Public Finance and Full Employment

By Richard A. Musgrave; Evsey D. Domar et al. | Go to book overview

MONETARY ASPECTS OF NATIONAL DEBT POLICY

by ROLAND I. ROBINSON

Division of Research and Statistics, Board of Governors

The primary objective of postwar management of the public debt must be economic stability, but this in turn, if it is to be achieved, requires monetary stability. The wartime expansion of the Federal debt has already caused a vast increase in money holdings and has weakened the resistance of the economy to further monetary expansion. If large postwar demands for capital outlays and deferred consumption should create the initial conditions of inflation, the money supply, already large, could under present conditions expand further and so prevent the realization of even approximate monetary stability.

There are indeed other objectives of debt management than monetary stability. The budgetary problems of the Federal Government would be simplified by a low debt service charge. Other considerations permitting, it would be desirable to avoid instability in the market value of Government securities. The large debt should not be permitted to create a new or expanded rentier class. But all of these objectives are subsidiary; if conflicts between objectives should emerge, they must be resolved in favor of monetary stability.

Discussion of the effect of the national debt and its management on monetary stability is focused on the long-range possibility of inflation, not because inflation is more likely than deflation, but because it is the powers of the credit authorities to resist further credit expansion that have been impaired by the wartime increase in the Federal debt. Unavoidable inertia toward modifying the debt structure and the overhang of contractual rights and obligations probably means that the structure of the debt cannot be modified quickly enough to meet transitional postwar inflation should it develop. The wartime tax structure and such direct controls as are still in effect are much more suitable weapons for that purpose. For the longer term, however, these instruments will be much less potent and unless the problems of debt management are met, the possibility of unwarranted monetary expansion will persist.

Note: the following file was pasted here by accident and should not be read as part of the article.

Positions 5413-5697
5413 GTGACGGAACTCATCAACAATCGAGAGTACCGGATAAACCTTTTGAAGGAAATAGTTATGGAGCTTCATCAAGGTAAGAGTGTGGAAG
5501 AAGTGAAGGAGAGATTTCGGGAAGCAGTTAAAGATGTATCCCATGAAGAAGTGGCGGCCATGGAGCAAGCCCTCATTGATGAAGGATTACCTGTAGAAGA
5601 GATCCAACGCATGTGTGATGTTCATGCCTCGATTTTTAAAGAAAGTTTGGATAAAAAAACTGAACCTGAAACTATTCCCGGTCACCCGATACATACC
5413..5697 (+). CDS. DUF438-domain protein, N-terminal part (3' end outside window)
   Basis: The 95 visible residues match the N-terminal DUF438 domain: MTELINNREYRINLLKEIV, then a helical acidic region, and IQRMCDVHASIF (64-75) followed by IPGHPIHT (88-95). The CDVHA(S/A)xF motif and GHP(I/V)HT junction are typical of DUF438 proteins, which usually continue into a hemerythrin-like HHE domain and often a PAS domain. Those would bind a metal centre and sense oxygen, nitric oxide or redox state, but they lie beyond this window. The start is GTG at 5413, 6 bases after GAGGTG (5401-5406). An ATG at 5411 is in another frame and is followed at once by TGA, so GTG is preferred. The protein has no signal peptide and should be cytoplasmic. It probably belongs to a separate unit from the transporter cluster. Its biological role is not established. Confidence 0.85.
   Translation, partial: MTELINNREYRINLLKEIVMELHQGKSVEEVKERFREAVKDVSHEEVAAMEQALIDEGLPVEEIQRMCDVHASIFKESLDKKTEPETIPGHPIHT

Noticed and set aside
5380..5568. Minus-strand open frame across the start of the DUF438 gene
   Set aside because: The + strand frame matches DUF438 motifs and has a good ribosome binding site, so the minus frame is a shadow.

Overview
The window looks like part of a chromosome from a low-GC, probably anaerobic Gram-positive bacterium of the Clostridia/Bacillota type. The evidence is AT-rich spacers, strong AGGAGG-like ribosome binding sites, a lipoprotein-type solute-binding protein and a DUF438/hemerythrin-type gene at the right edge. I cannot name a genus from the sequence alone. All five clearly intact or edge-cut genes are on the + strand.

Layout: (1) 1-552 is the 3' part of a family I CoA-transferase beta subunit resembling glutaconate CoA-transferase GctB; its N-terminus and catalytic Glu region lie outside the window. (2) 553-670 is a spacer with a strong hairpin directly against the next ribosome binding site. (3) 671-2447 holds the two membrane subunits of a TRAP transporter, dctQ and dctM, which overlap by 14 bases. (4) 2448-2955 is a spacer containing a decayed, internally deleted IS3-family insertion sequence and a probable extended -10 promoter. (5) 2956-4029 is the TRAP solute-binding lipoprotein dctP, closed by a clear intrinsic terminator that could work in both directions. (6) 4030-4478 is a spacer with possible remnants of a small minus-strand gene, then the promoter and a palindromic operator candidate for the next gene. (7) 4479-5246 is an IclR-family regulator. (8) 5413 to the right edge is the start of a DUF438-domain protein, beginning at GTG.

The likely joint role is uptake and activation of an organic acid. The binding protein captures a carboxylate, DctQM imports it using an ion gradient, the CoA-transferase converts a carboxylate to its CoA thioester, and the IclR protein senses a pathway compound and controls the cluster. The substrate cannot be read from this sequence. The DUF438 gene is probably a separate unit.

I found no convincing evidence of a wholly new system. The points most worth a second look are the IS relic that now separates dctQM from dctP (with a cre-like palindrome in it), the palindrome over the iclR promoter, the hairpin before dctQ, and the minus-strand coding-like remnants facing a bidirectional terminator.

-69-

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Public Finance and Full Employment
Table of contents

Table of contents

  • Title Page i
  • Contents iii
  • Fiscal Policy, Stability, and Full Employment 1
  • Federal Tax Reform 22
  • Public Debt and National Income 53
  • Monetary Aspects of National Debt Policy 69
  • Public Debt and Income Flow 84
  • State and Local Finance 101
  • Comments 131
  • Comments 136
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